***FOR IMMEDIATE RELEASE***
April 10, 2019
World Relief Responds to Humanitarian Aid Cut to Central America
Baltimore, Md. – Over the last week, President Trump announced that his administration would cut aid to Guatemala, Honduras and El Salvador because they had failed to prevent migrants from journeying to the U.S. World Relief responds as the House Foreign Affairs Committee holds a hearing on the importance of U.S. aid to Central America.
“Humanitarian aid is essential to easing the causes of migration and to giving leaders the space to begin to address symptoms of deeper problems,” said Scott Arbeiter, World Relief President. “Such aid helps alleviate poverty and staves off violence in many communities around the world. By cutting aid, we are exacerbating the root causes that make people flee in the first place, and we may be withholding the funds that those countries were using to secure their own borders.”
The administration indicated that it had already moved to divert $450 million and had notified embassies accordingly, though the particulars of the policy change are still unfolding. World Relief believes that this money, used wisely, could be an important tool to mitigate the crises driving individuals and families from their homes.
“We have seen a large number of families arriving at the southern border, but the solution is not to punish them for seeking relief from violence and oppression at home or remove potentially life-saving interventions,” commented World Relief CEO Tim Breene. “Humanitarian assistance takes up less than 1 percent of the U.S. budget, and it’s consistent with our nation’s tradition of compassionate leadership where good can be done. We urge the president to reconsider the decision to withhold aid.”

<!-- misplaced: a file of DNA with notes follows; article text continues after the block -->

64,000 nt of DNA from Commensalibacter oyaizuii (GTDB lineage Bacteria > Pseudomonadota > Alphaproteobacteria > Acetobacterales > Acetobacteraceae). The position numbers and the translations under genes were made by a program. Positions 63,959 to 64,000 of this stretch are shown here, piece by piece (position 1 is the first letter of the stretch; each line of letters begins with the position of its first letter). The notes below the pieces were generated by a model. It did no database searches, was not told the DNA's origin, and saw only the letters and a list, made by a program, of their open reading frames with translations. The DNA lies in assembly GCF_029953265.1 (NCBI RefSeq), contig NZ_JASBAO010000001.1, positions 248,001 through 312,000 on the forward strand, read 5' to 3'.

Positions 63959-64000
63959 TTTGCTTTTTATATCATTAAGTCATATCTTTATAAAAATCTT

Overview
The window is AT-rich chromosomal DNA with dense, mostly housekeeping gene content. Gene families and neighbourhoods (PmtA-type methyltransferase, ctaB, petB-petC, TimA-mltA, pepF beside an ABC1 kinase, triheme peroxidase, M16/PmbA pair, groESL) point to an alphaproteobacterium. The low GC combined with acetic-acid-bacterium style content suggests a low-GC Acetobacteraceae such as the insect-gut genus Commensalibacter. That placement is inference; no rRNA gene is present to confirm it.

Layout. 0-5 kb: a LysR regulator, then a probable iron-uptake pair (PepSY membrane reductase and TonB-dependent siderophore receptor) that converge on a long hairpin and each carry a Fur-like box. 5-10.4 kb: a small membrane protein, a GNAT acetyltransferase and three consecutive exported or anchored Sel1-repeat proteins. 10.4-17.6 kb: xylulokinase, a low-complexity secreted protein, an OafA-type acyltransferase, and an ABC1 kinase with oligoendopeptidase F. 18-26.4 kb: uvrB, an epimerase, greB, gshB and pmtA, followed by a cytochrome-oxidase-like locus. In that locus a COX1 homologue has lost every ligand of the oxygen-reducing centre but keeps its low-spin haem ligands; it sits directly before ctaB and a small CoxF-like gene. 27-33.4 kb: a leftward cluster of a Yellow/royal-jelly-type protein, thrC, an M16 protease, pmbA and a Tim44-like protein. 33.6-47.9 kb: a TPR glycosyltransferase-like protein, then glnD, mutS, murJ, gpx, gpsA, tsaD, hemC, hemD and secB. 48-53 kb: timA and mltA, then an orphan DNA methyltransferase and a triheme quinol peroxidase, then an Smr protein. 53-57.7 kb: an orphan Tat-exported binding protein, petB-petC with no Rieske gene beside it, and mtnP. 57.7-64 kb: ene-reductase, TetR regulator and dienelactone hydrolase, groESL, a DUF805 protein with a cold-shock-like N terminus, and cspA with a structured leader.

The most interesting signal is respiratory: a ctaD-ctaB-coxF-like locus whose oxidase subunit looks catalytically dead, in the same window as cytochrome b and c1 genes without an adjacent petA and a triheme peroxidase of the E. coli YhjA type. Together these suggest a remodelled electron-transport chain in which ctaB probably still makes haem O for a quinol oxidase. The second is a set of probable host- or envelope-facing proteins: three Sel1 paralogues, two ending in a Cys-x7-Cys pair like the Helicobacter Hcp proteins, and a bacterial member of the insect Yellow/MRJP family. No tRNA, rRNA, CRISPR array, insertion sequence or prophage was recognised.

World Relief recommends investing in measures to alleviate the burden on government officials and local community leaders at the border trying to process the flow of people. We strongly support measures to address and alleviate the root causes that are motivating families to flee Central America. Further, facilitating legal migration options that can be accessed from Central America – or anywhere in the world where someone is seeking refuge in the U.S. – will disincentivize many from making the uncertain trek to the border. Churches and other community groups are willing and able to step into gaps, and World Relief urges the administration to partner more closely with these and other sources of aid at the border.
About World Relief:
World Relief is a global Christian humanitarian organization that seeks to overcome violence, poverty and injustice. Through love in action, we bring hope, healing and restoration to millions of the world’s most vulnerable women, men and children through vital and sustainable programs in disaster response, health and child development, economic development and peacebuilding, as well as refugee and immigration services in the U.S. For 75 years, we’ve partnered with churches and communities, currently across more than 20 countries, to provide relief from suffering and help people rebuild their lives.
Learn more at worldrelief.org.